David Baca, left, Julian Mazuka, center, and Frank Bento enjoy dinner and documentary about Honor Flights at West Hills College. Baca and Bento, Mazuka’s two sons-in-law, will accompany him on an Honor Flight to see the World War II Memorial.
David Baca, left, Julian Mazuka, center, and Frank Bento enjoy dinner and documentary about Honor Flights at West Hills College. Baca and Bento, Mazuka’s two sons-in-law, will accompany him on an Honor Flight to see the World War II Memorial.

Julian Mazuka was deferred from enlisting three times before he was drafted and had to report to basic training during World War II.

He had a skill that was considered vital to the war effort. He was a sheep shearer.

Julian Mazuka, 92, a veteran of World War II, holds a photo of himself in uniform from 1944.
Julian Mazuka, 92, a veteran of World War II, holds a photo of himself in uniform from 1944.

Mazuka, 92, will take off on Oct. 29, along with 75 other Central Valley World War II veterans, to see the World War II Memorial in Washington DC. The trip is the inaugural flight of California’s newest hub of the Honor Flight Network, Central Valley Honor Flights based out of Fresno.

 A Lemoore resident since shortly after the end of his military service, Mazuka is excited to make the trip.

 “It’s a free trip! Will cost me nothing,” Mazuka said.

The mission of the Honor Flight Network is “to transport America’s veterans, at no charge to the veteran, to Washington, DC, to visit the memorials dedicated to honor their service and sacrifice.” The goal is “to help every American veteran who is willing and able to get on a plane or a bus visit his or her memorial.”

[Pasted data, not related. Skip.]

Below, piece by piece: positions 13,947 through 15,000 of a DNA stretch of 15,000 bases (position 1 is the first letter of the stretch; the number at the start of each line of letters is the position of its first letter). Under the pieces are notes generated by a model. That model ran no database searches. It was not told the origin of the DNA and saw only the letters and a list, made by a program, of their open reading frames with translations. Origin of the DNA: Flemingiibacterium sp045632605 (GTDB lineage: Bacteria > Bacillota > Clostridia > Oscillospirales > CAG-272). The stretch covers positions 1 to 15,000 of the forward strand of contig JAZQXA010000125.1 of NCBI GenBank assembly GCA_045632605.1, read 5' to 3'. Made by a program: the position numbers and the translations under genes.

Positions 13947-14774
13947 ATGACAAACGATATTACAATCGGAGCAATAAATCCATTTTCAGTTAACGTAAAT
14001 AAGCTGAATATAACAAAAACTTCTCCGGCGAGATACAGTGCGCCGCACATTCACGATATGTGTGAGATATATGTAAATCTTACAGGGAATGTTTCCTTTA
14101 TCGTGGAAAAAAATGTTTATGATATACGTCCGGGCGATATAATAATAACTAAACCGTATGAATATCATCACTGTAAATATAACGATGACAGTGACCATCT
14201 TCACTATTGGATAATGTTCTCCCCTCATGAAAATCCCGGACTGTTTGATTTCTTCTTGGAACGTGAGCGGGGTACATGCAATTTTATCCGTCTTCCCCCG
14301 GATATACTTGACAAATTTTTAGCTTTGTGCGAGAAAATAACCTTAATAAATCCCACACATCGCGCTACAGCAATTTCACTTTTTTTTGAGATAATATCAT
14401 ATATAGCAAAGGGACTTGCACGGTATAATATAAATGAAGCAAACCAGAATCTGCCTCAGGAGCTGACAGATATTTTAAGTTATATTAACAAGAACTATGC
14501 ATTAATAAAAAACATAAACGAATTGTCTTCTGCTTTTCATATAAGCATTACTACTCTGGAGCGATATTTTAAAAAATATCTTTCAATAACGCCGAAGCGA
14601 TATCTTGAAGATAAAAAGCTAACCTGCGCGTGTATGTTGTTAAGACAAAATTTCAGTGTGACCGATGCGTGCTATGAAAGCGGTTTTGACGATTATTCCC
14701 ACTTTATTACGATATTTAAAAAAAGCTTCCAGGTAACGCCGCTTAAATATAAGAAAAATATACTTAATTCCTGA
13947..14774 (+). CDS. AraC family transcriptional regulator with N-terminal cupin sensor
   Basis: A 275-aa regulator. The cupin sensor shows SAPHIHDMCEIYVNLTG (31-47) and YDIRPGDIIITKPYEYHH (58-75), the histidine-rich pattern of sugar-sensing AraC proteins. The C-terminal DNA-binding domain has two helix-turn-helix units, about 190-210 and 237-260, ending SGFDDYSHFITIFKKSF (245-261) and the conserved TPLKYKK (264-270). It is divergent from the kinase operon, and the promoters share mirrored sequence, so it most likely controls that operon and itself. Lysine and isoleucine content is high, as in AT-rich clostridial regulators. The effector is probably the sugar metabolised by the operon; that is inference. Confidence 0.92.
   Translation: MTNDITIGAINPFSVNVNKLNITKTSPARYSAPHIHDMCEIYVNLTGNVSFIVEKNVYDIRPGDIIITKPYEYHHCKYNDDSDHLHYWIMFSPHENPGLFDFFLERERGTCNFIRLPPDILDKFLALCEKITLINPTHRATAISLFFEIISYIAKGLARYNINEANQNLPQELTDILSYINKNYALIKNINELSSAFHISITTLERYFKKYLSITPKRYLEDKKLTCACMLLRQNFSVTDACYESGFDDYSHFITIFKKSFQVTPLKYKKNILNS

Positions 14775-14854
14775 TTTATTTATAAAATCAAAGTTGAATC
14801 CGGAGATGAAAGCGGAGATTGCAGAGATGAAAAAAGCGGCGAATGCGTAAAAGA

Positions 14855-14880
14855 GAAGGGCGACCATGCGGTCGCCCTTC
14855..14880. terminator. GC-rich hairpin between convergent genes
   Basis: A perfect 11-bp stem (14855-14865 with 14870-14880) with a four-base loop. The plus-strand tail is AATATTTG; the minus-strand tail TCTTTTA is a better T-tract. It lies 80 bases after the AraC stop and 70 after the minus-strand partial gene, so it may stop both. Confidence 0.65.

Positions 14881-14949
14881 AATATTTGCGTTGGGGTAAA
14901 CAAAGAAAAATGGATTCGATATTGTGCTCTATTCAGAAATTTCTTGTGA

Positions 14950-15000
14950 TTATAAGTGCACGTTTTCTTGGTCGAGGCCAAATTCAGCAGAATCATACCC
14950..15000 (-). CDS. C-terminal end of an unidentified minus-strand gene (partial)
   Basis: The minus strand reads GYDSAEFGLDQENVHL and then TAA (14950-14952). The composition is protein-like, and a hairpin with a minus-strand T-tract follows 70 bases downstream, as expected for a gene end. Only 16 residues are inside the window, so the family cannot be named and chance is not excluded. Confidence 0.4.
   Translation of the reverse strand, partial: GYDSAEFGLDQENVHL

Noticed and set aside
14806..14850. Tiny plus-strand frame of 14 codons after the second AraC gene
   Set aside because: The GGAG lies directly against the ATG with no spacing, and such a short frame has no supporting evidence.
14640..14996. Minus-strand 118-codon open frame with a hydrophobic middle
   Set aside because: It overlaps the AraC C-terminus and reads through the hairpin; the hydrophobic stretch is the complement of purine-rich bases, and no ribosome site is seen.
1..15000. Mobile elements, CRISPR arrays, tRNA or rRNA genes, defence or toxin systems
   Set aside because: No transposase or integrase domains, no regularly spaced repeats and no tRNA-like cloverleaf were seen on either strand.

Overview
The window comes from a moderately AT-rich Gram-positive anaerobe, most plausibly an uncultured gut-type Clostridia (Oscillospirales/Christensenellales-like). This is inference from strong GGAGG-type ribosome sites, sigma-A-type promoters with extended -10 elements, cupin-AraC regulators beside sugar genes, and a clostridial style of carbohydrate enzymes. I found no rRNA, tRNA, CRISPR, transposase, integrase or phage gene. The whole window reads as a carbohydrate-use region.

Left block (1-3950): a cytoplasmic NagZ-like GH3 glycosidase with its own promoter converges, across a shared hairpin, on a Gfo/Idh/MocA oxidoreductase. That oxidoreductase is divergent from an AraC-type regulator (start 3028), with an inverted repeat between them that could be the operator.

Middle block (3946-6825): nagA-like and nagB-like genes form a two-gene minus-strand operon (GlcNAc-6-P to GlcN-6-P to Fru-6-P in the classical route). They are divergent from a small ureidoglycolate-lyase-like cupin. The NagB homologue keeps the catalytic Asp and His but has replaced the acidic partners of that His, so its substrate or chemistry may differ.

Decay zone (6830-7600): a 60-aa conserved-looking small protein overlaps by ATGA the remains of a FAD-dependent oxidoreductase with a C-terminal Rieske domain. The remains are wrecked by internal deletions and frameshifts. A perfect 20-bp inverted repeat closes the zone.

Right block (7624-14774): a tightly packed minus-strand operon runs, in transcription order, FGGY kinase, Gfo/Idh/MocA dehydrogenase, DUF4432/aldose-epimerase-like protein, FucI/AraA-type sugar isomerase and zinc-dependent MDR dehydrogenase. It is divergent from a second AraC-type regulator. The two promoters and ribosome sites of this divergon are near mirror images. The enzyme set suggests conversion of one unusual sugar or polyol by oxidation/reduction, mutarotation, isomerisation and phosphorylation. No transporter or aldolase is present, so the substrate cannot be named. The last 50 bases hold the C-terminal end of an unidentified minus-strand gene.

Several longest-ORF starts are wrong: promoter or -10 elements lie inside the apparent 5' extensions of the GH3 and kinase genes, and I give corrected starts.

Top priority is given to America’s most senior veterans – survivors of World War II and any veteran with a terminal illness – who wishes to visit his or her memorial. The program will naturally transition to helping veterans of the Korean War, Vietnam War and all veterans who served on a chronological basis.

Time is of the essence as an estimated 640 World War II veterans die each day. A lot of fundraising takes place to make these flights happen. Money must be raised to enable the veterans to go, and each veteran must be accompanied by a guardian, someone who is able-bodied and will look after the veteran’s needs during the three-day trip.

Mazuka’s two sons-in-law will accompany him on the honor flight later this month. David Baca will serve as Julian’s guardian and Frank Bento will be the guardian of another veteran.

Baca heard about the Honor Flight program and the new hub in Fresno through local media and told Julian about it. They talked to Bento and all three decided they wanted to go.

 “I think it’s a great thing,” Baca said. “It’s a great tribute to the veterans.”

Julian Mazuka was born in Uvalde, Texas, and was living and working as a sheep shearer in Phoenix, Ariz., when he was drafted on Feb. 17, 1944, into the U.S. Army. He was 23. The three deferments he received were the maximum allowed. His employer applied for the deferments to try to hold on to his valued employee as long as he could.

Mazuka’s basic training was at Camp Roberts in Little Rock, Ark. It lasted 16 weeks. “About two weeks before the end of our training, they took us to the theater. They were asking for volunteers to be paratroopers,” Mazuka said. “My friend talked me into volunteering with him.”